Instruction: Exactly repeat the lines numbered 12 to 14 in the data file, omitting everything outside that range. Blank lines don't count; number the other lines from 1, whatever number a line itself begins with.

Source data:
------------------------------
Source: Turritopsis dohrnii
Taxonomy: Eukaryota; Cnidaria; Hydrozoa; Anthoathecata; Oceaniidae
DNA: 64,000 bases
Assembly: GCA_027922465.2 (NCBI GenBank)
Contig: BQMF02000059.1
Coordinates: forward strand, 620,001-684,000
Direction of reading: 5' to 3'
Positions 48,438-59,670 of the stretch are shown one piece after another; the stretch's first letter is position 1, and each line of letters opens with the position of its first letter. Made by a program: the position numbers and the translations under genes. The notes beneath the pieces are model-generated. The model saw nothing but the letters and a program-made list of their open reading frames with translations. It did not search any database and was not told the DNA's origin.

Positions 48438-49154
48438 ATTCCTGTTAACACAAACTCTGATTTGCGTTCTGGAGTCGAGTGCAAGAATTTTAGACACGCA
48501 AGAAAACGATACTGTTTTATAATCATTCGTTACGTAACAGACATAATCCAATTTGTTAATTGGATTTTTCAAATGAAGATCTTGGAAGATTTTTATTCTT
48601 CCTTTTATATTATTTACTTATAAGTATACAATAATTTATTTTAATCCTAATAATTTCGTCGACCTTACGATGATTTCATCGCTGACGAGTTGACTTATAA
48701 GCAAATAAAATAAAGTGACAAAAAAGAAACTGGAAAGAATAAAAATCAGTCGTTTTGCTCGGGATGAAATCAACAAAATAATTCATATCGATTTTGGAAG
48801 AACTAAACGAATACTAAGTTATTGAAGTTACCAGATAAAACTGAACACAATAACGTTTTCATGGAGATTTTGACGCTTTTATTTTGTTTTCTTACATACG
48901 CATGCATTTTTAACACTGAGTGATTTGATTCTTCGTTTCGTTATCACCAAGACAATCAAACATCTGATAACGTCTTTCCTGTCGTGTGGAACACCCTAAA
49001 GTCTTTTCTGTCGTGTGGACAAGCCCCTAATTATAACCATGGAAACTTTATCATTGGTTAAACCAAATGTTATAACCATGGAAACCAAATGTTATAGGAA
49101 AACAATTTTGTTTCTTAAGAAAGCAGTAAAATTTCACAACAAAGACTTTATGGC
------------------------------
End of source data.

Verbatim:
48601 CCTTTTATATTATTTACTTATAAGTATACAATAATTTATTTTAATCCTAATAATTTCGTCGACCTTACGATGATTTCATCGCTGACGAGTTGACTTATAA
48701 GCAAATAAAATAAAGTGACAAAAAAGAAACTGGAAAGAATAAAAATCAGTCGTTTTGCTCGGGATGAAATCAACAAAATAATTCATATCGATTTTGGAAG
48801 AACTAAACGAATACTAAGTTATTGAAGTTACCAGATAAAACTGAACACAATAACGTTTTCATGGAGATTTTGACGCTTTTATTTTGTTTTCTTACATACG